Date of Award

8-2009

Document Type

Thesis

Degree Name

Master of Science (MS)

Legacy Department

Forest Resources

Advisor

Straka, Thomas J.

Committee Member

Straka, Thomas J.

Committee Member

Cushing, Tamara L.

Committee Member

Norman, William C.

Abstract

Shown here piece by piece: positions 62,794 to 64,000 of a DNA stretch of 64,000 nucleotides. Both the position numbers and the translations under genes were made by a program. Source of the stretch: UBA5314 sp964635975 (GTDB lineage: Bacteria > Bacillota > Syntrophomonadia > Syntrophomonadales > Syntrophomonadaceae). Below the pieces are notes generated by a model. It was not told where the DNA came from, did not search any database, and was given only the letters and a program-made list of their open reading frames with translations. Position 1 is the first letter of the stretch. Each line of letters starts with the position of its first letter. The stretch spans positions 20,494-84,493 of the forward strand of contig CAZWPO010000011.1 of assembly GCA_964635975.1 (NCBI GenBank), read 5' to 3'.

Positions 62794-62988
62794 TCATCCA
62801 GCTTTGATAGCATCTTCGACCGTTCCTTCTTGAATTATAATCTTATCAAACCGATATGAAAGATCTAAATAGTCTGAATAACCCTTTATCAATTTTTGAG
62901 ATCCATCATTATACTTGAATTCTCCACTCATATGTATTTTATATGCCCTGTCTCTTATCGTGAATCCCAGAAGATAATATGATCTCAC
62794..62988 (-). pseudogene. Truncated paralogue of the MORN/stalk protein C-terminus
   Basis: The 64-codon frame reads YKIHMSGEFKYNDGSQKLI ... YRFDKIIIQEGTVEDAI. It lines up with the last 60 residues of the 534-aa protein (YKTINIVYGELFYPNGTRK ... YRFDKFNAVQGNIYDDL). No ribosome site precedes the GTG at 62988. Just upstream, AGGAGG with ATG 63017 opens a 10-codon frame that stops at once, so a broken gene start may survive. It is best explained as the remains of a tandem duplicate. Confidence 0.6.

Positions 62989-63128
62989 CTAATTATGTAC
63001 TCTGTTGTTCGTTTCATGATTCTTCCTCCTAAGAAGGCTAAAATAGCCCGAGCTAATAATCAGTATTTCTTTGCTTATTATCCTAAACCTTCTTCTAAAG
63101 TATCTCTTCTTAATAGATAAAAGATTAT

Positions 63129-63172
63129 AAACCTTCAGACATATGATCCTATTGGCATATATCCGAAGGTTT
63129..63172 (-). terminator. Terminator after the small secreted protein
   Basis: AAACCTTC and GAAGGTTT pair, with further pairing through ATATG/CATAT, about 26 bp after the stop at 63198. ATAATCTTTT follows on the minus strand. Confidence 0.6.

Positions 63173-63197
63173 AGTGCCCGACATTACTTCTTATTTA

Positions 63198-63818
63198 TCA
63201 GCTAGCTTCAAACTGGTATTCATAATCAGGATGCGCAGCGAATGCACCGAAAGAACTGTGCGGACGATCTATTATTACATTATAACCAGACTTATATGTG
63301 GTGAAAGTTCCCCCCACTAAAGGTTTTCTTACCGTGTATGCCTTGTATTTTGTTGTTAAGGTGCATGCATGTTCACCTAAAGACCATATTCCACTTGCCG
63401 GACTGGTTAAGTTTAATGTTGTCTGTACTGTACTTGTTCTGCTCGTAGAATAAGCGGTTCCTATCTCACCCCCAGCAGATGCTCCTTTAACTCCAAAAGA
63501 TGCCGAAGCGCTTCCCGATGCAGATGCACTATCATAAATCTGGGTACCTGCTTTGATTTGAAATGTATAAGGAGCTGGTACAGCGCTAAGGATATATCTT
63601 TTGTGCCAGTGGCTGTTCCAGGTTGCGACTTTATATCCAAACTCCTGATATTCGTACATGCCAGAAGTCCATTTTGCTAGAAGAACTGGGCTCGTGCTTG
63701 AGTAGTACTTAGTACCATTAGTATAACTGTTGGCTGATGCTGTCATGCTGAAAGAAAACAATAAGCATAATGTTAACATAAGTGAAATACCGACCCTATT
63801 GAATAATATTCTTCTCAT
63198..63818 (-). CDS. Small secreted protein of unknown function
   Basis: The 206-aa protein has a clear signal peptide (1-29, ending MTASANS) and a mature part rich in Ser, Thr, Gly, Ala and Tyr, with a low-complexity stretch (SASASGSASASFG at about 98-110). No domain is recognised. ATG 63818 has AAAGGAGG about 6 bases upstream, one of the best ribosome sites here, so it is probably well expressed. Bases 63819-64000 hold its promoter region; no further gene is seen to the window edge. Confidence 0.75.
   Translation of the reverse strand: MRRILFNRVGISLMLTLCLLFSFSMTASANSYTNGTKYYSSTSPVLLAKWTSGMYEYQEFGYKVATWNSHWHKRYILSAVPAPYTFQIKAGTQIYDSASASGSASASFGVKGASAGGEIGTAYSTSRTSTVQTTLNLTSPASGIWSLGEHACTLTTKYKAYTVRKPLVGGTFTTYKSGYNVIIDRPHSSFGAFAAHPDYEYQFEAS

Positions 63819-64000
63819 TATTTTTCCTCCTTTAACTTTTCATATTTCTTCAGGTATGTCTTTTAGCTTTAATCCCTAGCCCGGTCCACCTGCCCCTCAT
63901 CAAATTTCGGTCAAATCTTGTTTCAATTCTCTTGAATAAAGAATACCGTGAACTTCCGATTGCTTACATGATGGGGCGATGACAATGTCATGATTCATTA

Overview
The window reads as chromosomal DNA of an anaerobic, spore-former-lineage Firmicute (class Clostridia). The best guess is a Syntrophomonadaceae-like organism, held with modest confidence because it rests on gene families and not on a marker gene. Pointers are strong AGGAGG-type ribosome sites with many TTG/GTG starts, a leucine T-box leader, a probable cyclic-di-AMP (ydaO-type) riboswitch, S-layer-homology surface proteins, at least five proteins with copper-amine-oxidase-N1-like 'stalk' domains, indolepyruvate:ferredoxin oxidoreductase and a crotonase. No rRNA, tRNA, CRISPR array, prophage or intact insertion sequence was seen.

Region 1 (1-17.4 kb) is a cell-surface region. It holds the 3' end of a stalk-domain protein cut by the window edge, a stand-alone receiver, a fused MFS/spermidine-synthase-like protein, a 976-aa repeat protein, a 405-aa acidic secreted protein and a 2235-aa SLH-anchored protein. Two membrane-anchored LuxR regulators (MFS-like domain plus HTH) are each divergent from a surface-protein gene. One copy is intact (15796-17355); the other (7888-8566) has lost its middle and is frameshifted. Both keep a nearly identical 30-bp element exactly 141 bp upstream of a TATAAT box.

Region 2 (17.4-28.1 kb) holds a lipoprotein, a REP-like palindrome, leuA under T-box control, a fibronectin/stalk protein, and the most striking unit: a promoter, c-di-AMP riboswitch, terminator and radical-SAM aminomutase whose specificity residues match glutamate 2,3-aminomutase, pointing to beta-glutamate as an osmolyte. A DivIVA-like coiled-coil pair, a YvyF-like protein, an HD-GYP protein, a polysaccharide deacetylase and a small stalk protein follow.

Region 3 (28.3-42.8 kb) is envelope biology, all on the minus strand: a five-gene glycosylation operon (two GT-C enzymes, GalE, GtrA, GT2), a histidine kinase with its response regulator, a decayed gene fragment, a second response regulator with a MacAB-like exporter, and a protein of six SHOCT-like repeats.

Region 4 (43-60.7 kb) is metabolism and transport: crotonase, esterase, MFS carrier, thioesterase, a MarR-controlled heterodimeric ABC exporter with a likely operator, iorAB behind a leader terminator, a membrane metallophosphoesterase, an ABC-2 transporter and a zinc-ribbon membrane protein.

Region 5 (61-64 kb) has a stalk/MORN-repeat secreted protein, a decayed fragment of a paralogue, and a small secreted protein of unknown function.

Focus group interviews in a field-based setting were used to obtain qualitative data on the perceptions held by family forest owners relating to invasive species control methods. Focus groups, while common in forestry and natural resource research, are not usually facilitated in the field. The interviews took place on sites prepared in demonstration fashion to show various herbicide application methods for the control of Chinese privet (Ligustrum sinense). The focus group data pointed to many themes, underlying concerns, and motivations that steer landowner decision making. Among the results were themes stressing landowner worries about post-treatment reestablishment of privet infestations and the need for selective chemicals or methods to avoid harming non-target species. Also, concerns surfaced about the cost effectiveness of treatments in light of low timber value, the possible need for guarantees from herbicide applicators, and availability of cost-share assistance. Environmental concerns centered on the ecological effects of invasive species as well as the possible adverse effects of the chemicals used to treat them. Finally, an unexpected result was the perception among participating landowners that field focus groups are a strong demonstration tool.

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